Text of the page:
ThinkUp just came out of Beta, and the 1.0 is really an amazing piece of software. It installs on your LAMP server (or on Amazon EC2) with about as much effort as a Wordpress install: unzip, upload, enter some database information, and hit go. It’s a bit more work to get the various websites feeding your database. ThinkUp currently has built-in connections for Twitter, Google+, and Facebook, but in order to connect them to your ThinkUp install you have to follow some simple directions that create a link between your install and the API in question. It’s not difficult, and if you can read and push buttons there shouldn’t be any issues. Read More »

Kindle Format 8 is On the Way

Submitted by Jason Griffey on October 25, 2011 - 7:21am

With the upcoming Kindle Fire tablet, Amazon isn’t just launching another new LCD-based tablet into the marketplace. It’s also giving us yet another ebook filetype, Kindle Format 8. This is the first departure from the longstanding Mobi filetype that Amazon has been using for its Kindle books thus far, and it looks like KF8 is being designed and implemented specifically to compete with the functionality found in the ePub format. Read More »

Ready, Aim....Fire!

Submitted by Jason Griffey on September 28, 2011 - 9:36pm

That explosion you heard today? That was the sound of a thousand heads hitting a thousand desks over at Barnes & Noble HQ today as Amazon pulled the rug out of B&N’s temporary lead in eBook technology. For the last year Barnes & Noble’s Nook Color has stood alone on the tablet eReader front, and their more-recently announced Nook Touch was at the top of the technological heap of eInk devices. Amazon has always had the better ecosystem for eBooks, as well as a better catalog of books.  Read More »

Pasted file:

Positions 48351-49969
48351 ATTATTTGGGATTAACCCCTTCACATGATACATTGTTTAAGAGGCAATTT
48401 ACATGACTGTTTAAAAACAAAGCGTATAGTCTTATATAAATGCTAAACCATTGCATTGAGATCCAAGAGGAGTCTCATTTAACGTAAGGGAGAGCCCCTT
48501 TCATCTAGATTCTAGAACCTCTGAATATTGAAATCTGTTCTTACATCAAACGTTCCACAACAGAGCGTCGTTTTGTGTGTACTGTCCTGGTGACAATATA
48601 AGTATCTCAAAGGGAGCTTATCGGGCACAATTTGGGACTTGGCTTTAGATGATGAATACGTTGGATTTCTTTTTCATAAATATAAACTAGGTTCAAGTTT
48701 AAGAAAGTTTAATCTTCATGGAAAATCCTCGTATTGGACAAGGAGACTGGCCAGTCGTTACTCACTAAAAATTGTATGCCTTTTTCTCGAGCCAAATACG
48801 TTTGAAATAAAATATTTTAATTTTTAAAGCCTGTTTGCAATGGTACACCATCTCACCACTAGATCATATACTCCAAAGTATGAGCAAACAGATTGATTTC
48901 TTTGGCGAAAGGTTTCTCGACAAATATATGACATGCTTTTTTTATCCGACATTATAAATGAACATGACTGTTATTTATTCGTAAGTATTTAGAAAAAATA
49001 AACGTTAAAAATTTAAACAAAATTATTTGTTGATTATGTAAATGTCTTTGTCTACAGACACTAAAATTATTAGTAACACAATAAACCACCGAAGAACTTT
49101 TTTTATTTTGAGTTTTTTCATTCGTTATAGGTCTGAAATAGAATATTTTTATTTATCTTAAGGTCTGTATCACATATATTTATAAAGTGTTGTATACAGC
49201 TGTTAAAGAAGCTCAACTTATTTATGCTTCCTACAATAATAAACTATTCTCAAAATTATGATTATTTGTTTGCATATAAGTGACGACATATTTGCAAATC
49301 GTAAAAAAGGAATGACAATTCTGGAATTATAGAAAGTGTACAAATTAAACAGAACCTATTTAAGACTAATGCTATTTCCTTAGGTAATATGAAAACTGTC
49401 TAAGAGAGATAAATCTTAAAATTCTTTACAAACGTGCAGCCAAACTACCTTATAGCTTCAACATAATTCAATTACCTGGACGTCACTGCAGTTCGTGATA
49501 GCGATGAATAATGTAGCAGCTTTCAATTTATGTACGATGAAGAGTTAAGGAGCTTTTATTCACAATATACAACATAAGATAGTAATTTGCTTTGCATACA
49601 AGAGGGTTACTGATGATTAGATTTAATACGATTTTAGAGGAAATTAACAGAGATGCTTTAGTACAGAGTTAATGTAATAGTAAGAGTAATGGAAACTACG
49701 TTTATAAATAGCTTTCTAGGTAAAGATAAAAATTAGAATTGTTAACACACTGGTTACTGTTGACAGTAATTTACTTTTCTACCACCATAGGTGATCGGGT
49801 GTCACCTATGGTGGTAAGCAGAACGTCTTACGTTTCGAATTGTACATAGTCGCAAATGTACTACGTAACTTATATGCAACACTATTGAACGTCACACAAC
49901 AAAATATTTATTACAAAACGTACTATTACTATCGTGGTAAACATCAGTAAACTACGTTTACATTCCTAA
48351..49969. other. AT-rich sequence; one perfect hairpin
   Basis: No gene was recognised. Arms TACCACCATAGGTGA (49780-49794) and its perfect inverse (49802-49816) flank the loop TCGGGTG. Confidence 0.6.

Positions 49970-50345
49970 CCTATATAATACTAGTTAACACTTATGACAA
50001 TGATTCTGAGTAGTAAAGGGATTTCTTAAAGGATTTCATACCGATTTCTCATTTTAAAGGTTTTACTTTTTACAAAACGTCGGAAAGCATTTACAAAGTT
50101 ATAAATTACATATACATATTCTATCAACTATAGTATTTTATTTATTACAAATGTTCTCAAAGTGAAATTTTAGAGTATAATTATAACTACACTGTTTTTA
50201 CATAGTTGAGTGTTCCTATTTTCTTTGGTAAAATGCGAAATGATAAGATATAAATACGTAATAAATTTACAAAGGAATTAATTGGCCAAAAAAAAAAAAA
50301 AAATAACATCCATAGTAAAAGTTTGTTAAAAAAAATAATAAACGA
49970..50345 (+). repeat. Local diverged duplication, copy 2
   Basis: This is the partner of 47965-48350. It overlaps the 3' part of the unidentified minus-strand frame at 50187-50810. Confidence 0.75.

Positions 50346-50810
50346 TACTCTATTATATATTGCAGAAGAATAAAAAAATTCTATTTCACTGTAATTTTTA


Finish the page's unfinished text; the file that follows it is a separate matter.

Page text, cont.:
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Slow News Month

Submitted by Jason Griffey on August 30, 2011 - 7:27am

August is traditionally a slow month for technology news. It’s too early to begin the announcements for the 4th quarter holiday season, but too late for the back-to-school announcements. Generally speaking, there’s just not a lot to talk about in technology in August.

Well, this year shot that theory out of the sky. This has been one of the strangest months for technology news in recent memory, and in case you don’t keep up with it like I do, here’s the three things you should know that happened in the last 3 weeks. Read More »

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Apple Thinks Different Part 2

Submitted by Jason Griffey on July 27, 2011 - 9:45am

Hello dear readers! I’m trying a bit of an experiment this month, brought about by the reflections in my recent post over on my blog about writing and ownership. I started writing a post about Apple and the way they seem to be trying to change the basic metaphors of computing that we’ve become accustomed to over the last 30 years. That start turned into something over 1500 words, which is a bit more than I thought would fit comfortably into a single blog post. So I decided to split the post between my blog and Techsource. You can head over to my personal blog, Pattern Recognition, to read the first half, which is more technical and theoretical, and then below is the second half, which is more directly about libraries.